U-571 under Helmut Möhlmann patrolled New England 5 days in March-April 1942, sank the British ship Hertford there

Patrol 19, U-571 Helmut Möhlmann, 29 March to 2 April 1942, 5 days.
Helmut Möhlmann following a patrol. He sank or damaged 8 ships over his career, one of them, the Hertford, in New England waters. Photo courtesy of http://uboat.net/men/moehlmann.htm
Kapitänleutnant(later Korvettenkapitän) Helmut Möhlmann took his command U-571 on a five-day incursion of New England waters beginning on the 29thof March and ending on the second of April, 1942. On the day that U-571 entered the area it sank the British steamer Hertford. Möhlmann headed west from a point several hundred miles south of Cape Sable, Nova Scotia and passed south of Nantucket on the first of April and west of Montauk the following day.
The Hertford was a large, 10,923-ton freighter steaming for FedNav of Montreal between Sydney Australia and Halifax and the UK via Panama when it was struck by two torpedoes. Four men out of 62 were killed, the balance of 58 made it ashore in Liverpool, Nova Scotia (Captain Tuckett and 18 seafarers), were picked up by the British Glenstrae (21 of them) and 20 including gunners were rescued by the British Fort Townsend and taken to Halifax.

Following the Hertford U-571 went on to sink the Norwegian tanker Koll off Bermuda on the sixth of April and on the 14th the Margaret off Hatteras (see www.uboatsbermuda.blogspot.comfor the story of the Koll). 

Möhlmann was born in 1913 in Kiel and survived the war, living until 1977 and age 63. A member of the German Navy Crew of 1933, he started out in the torpedo boat Luchs as well as the light cruiser Nürnberg before joining U-Boats in April 1940. He served aboard U-143 and U-52 without engaging the Allies before assuming command of U-571 from May 1941 until May 1943, on which he patrolled eight times. After that he moved to U-Boat staff headquarters (BdU org) and then the 14th Flotilla in Narvik, Norway. He was a prisoner of war for four months following the war, after which he joined the modern German navy (UBoat.net, Fernando Almeida).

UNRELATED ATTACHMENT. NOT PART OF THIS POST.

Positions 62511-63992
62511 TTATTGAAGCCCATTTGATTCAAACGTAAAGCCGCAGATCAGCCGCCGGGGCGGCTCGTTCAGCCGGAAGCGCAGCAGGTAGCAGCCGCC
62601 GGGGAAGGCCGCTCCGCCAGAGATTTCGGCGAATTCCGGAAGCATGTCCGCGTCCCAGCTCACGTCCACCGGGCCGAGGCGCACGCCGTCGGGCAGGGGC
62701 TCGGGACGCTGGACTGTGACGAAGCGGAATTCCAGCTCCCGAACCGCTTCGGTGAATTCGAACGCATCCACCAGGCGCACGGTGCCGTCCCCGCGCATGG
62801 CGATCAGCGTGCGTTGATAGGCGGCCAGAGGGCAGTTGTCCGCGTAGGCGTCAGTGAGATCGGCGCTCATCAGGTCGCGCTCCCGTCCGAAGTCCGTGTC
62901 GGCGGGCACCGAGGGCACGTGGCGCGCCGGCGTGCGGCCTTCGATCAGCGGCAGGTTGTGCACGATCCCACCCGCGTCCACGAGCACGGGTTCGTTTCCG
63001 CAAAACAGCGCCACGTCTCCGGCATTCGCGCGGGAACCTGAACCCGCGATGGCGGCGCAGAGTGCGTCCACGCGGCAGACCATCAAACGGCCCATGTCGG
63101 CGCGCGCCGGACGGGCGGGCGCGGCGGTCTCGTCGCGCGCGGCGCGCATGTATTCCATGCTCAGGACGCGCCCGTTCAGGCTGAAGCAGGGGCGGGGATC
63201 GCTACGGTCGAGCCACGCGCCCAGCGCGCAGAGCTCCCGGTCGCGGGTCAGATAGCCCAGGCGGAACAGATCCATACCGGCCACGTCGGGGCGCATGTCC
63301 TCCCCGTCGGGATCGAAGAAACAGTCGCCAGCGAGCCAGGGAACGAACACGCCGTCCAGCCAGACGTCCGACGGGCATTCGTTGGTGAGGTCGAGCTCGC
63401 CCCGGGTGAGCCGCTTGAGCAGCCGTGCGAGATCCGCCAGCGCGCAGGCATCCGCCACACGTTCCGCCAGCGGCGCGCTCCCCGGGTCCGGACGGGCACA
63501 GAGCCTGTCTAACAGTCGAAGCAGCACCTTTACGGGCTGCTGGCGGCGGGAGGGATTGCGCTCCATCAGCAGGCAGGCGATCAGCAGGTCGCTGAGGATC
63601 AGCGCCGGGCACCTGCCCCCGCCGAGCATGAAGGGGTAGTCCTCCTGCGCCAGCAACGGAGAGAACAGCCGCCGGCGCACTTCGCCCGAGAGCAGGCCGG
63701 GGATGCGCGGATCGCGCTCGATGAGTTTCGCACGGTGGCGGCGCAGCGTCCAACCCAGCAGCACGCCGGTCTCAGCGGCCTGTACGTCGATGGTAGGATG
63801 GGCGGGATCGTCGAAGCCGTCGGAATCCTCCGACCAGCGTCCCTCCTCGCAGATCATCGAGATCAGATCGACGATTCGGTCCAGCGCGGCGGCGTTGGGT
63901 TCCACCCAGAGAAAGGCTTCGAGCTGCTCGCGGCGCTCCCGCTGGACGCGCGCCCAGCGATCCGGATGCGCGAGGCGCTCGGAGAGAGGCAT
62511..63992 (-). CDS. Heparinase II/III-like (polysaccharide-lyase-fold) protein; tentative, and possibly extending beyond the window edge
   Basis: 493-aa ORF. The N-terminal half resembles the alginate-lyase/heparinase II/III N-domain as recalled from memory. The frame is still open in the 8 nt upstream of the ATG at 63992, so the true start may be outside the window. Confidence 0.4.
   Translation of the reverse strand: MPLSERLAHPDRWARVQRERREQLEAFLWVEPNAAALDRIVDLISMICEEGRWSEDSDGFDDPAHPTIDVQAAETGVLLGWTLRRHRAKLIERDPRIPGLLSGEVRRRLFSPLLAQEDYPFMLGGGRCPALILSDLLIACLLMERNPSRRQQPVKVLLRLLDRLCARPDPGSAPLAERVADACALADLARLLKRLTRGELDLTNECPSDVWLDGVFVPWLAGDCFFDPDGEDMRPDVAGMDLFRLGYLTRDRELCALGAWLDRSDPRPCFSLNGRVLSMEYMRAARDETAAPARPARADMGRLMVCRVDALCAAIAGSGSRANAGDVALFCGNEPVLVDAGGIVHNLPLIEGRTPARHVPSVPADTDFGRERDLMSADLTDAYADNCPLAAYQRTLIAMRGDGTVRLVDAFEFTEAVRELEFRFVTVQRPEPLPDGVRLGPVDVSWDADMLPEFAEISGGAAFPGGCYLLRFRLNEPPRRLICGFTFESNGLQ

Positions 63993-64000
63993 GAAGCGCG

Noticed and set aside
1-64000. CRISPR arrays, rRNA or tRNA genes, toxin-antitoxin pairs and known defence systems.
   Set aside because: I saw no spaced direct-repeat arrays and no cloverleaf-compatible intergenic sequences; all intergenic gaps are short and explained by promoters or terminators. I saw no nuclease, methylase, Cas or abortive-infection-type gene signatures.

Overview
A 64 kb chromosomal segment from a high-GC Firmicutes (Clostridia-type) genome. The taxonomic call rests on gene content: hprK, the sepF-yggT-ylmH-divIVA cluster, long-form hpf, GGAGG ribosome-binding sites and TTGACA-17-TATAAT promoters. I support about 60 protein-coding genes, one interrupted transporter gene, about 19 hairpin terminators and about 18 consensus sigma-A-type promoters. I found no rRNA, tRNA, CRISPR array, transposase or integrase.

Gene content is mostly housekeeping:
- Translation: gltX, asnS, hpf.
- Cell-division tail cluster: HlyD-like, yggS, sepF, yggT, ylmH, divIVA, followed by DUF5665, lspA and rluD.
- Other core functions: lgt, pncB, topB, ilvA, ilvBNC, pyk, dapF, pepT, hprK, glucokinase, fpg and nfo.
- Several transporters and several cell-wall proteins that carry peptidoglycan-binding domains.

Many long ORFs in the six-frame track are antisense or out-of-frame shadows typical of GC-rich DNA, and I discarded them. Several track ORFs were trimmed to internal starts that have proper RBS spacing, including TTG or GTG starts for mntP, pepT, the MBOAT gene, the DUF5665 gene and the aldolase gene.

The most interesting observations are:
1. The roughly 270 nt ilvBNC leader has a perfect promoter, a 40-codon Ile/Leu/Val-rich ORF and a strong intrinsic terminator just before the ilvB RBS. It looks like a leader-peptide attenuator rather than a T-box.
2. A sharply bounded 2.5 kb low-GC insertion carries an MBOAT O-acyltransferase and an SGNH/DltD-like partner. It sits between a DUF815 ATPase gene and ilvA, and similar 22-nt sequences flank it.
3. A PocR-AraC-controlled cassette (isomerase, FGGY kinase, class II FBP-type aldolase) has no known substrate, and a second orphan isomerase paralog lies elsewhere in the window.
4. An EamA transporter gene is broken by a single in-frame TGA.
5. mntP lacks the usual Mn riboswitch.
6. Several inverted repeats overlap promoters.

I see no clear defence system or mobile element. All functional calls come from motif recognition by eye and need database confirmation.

In order to return to La Pallice France, from where it left on the 10th of March, U-571 took fuel from U-459, a U-tanker, roughly 500 nautical miles northeast of Bermuda. She returned to La Pallice on the seventh of May 1942.


Busch, Rainer and Röll, Hans-Joachim, “German U-Boat Commanders of World War II, A Biographical Dictionary,” Greenhill Books, London and Naval Institute Press, Annapolis, MD, 1999
Helgasson, Guðmundur and Kolbicz, Rainer, www.uboat.net, 2015

gel, Georg, “U-Boat Emblems of World War II 1939 – 1945,” Schiffer Military History, Atglen, PA, US, 1999

Kurowski, Franz, Knights of the Wehrmacht, Knight’s Cross Holders of the U-Boat Service,” Schiffer Military/Aviation History, Atglen, PA, US, 1995

Mason, Jerry, www.uboatarchive.net – for the KTB or war diary of this patrol, 2015

Niestlé,Axel, “German U-Boat Losses During World War II – Details of Destruction,” Naval Institute Press, Annapolis, MD, 1998